The Cobbler Blu-ray Review

Cobbled together

The Cobbler has context for an interesting story. A small, friendly, old fashioned small business in New York. The quiet, somewhat awkward Jewish shoe repair man, the feisty barber friend next door. Over them is the intrusion of gentrification, a spiteful one-percenter who needs the property for development. Cliche, generic, sure. But sweet when considering the characters, almost setting up for a harmless bar joke.

And then it shifts. That shoe owner, Max Simkin (Adam Sandler), finds a magical stitching machine. The Cobbler becomes a literal metaphor for walking in someone’s shoes – his customer’s shoes, specifically. Now it’s a magical realism fantasy. Simkin puts on new faces and appearances because of those shoes, to learn, to react. Potential in the idea, from avenues such as race and the arrogance of the financially stable, slip off into stereotype, even perverseness. Simkin using the shoes to make ill-placed moves on a female model while in the form of her boyfriend is distressing.

But it’s not done morphing. The film changes as much as Simkin. Now it’s a crime caper. The ungainly Jewish shoe repairman turns into Leon (Method Man), an underground criminal who by coincidence is in the mix to punt the small businesses – and a small, frail old man – out of the area. The fracas which ensues reaches desperately, ribbing on gender transition before turning dreadfully dark. Murder, theft, street crime, etc. Simkin’s moral panic as to his own actions are adorable; their actual execution is not, nor do they excuse the events.

… this feature appears to blossom mere seconds from the arrival of a credits crawl

And still The Cobbler wants more. Closing moments and twists are head slapping in their throwaway potential, leveraging The Cobbler as a pleasant, albeit feeble, Jewish super hero yarn. There is where this feature appears to blossom, mere seconds from the arrival of a credits crawl. Clearly, it’s too late. The Cobbler needs a hero, and it turns out that hero was hiding in the mild Simkins all along – a nice closing metaphor shrouded in wasted execution.

Sandler is right for the part. His naturally frumpy form and accentuated social dorkiness speak to the needs of the role. It is also placing a burden on those who take on those shy qualities as their shoes are used, from Dan Stevens to Method Man.

The problems relate to The Cobbler’s insistence on exploiting rather than examining. A wide net of caricatures are not of value. Themes are not explored, rather inserted to push forward a meandering story. Substance is not something this film has. Those jarring shifts in tone and genre are explicit. Each leaves behind fragments of grand ideas which seemed to (finally) be anchoring The Cobbler. It’s as if the script, partly credited to director Thomas McCarthy, has an attention disorder. That’s a shame since The Cobbler seems to spinning creatively at every junction point.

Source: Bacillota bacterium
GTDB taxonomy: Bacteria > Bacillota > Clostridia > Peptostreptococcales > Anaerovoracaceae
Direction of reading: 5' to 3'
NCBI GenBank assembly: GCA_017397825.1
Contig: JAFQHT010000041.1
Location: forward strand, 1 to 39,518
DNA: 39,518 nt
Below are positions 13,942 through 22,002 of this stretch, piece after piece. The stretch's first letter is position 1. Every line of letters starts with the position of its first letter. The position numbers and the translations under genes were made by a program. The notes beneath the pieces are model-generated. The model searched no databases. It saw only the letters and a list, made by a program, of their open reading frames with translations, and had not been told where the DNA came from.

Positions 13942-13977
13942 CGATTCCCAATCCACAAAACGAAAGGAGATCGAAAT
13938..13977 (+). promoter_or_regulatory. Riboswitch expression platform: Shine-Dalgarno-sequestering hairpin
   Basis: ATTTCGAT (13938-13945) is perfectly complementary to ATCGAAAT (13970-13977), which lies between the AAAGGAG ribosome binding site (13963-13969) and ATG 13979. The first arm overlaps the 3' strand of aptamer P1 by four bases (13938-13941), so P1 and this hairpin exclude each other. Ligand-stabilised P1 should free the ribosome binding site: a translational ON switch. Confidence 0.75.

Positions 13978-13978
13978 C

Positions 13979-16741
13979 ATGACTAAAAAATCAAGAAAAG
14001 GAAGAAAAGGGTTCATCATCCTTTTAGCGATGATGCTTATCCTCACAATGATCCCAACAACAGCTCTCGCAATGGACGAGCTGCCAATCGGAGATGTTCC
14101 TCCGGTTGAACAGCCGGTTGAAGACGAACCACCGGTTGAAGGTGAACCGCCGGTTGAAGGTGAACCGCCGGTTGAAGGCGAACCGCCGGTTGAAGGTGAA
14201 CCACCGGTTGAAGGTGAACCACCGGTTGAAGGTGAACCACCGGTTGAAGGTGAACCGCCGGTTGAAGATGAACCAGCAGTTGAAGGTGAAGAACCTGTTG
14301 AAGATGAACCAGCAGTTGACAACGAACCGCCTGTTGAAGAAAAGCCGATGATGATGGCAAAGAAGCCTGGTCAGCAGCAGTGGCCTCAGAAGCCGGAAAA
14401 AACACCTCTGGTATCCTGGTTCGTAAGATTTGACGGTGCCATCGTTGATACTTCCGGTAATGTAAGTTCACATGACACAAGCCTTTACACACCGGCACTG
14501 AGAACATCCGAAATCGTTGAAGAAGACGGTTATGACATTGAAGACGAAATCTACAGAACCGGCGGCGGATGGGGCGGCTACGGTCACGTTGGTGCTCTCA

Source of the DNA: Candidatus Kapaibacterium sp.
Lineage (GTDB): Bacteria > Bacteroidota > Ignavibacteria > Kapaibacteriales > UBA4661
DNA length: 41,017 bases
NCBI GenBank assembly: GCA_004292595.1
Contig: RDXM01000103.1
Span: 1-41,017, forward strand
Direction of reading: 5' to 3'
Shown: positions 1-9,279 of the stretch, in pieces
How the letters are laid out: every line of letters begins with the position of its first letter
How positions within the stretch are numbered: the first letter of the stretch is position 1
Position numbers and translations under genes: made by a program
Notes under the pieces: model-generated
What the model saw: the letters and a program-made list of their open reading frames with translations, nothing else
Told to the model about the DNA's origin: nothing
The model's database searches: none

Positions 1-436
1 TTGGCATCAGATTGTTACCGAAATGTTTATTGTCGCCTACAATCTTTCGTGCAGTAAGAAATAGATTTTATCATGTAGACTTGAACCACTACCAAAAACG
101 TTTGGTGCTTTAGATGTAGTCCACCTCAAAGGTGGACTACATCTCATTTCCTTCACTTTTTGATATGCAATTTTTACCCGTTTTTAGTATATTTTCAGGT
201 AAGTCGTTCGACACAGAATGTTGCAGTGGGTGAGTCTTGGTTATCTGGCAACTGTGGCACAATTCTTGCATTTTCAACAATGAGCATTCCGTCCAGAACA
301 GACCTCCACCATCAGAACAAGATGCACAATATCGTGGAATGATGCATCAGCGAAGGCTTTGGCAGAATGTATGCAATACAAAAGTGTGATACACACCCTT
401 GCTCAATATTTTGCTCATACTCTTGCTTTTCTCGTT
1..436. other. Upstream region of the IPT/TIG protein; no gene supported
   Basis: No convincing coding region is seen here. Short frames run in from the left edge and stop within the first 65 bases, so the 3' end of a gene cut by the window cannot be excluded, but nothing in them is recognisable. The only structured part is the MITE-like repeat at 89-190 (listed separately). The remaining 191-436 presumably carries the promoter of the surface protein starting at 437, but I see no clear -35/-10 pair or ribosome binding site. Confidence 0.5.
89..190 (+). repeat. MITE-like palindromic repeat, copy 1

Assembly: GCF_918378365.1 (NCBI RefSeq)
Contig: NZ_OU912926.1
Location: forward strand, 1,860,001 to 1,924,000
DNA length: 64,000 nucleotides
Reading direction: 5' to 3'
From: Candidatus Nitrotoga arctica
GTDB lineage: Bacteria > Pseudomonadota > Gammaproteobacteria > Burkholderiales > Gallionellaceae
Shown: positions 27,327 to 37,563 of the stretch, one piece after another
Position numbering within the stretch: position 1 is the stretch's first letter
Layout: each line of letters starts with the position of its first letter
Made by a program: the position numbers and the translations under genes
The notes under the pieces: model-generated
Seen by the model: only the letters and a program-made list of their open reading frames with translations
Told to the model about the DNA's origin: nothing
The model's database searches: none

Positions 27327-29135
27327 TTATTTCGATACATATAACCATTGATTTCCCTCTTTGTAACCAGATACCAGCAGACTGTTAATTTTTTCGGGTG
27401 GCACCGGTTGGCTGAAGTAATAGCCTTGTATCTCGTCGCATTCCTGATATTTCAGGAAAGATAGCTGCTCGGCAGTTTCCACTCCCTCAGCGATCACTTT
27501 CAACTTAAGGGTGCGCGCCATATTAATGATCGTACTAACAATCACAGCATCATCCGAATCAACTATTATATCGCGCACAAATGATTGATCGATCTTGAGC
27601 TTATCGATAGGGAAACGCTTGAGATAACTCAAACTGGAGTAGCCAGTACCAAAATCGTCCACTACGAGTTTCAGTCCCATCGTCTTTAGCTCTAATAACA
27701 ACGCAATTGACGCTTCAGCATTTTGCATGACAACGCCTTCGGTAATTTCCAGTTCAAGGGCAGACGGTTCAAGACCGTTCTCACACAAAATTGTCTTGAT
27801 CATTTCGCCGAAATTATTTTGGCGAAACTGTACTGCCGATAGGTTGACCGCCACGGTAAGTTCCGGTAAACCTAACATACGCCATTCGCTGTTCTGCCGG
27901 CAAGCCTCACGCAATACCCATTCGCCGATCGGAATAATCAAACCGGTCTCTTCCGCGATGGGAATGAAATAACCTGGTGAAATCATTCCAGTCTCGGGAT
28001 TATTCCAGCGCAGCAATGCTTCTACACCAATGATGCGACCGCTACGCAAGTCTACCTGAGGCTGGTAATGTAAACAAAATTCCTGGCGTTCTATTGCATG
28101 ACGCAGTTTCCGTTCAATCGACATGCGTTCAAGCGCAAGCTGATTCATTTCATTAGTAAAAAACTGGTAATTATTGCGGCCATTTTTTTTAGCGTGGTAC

Movie ★★☆☆☆ 

Finding the machine @ 20:29

Deeply into an aura of orange as cast by digital color grading, the film is intensely warm. Flesh tones are steered into an unnatural realm, and Simkin’s shop seems dominated by a restrictive range of hues. It’s not an unpleasant look so much as one which appears to cover up the lighter tone The Cobbler is pursuing – sometimes, anyway.

A few primaries make it out, mostly greens and blues. Street level work drifts brighter than the rest, allowing room for those colors to breathe.

The film is hazy, definitely dream-like to reflect the fantasy. Black levels tend to waver. Depth is a bit limited too. The Cobbler has some heft in fine detail though. Close-ups are especially rich, and medium shots are crisply rendered. Image Entertainment’s encode manages this material.

Digital cinematography tends to buzz with noise sans any impact. Certainly, the compression is not bothered by the effects. A few exteriors, in particular one of New York, are dazzling. There are show-off moments to take notice of situated between the appropriately plain images which make up the majority.

Video ★★★★☆ 

Sonically lean, the DTS-HD track is underpowered, even in consideration of a comedy. While New York’s bustling qualities spruce up the rears on occasion, these are minor. Some ambiance in a bar feels miniscule and music barely touches the low-end despite an obviously thick bass line.

It is not an adventurous mix. Dialog is strict in staying centered. Stereos seem to be avoided other than to add some minimal depth to whatever the rears are producing. Sound work feels like a low budget afterthought.

Audio ★★★☆☆ 

A 15-minute making of is the lonely extra, mostly featuring the cast discussing their characters and specific plot points. This is not worth the 15 minutes.

Extras ★☆☆☆☆ 

Full disclosure: This Blu-ray was provided to us for review. This has not affected the editorial process. For information on how we handle review material, please visit our about us page to learn more.

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Click on the images below for full resolution screen captures taken directly from the Blu-ray. Images have not been altered in any way during the process.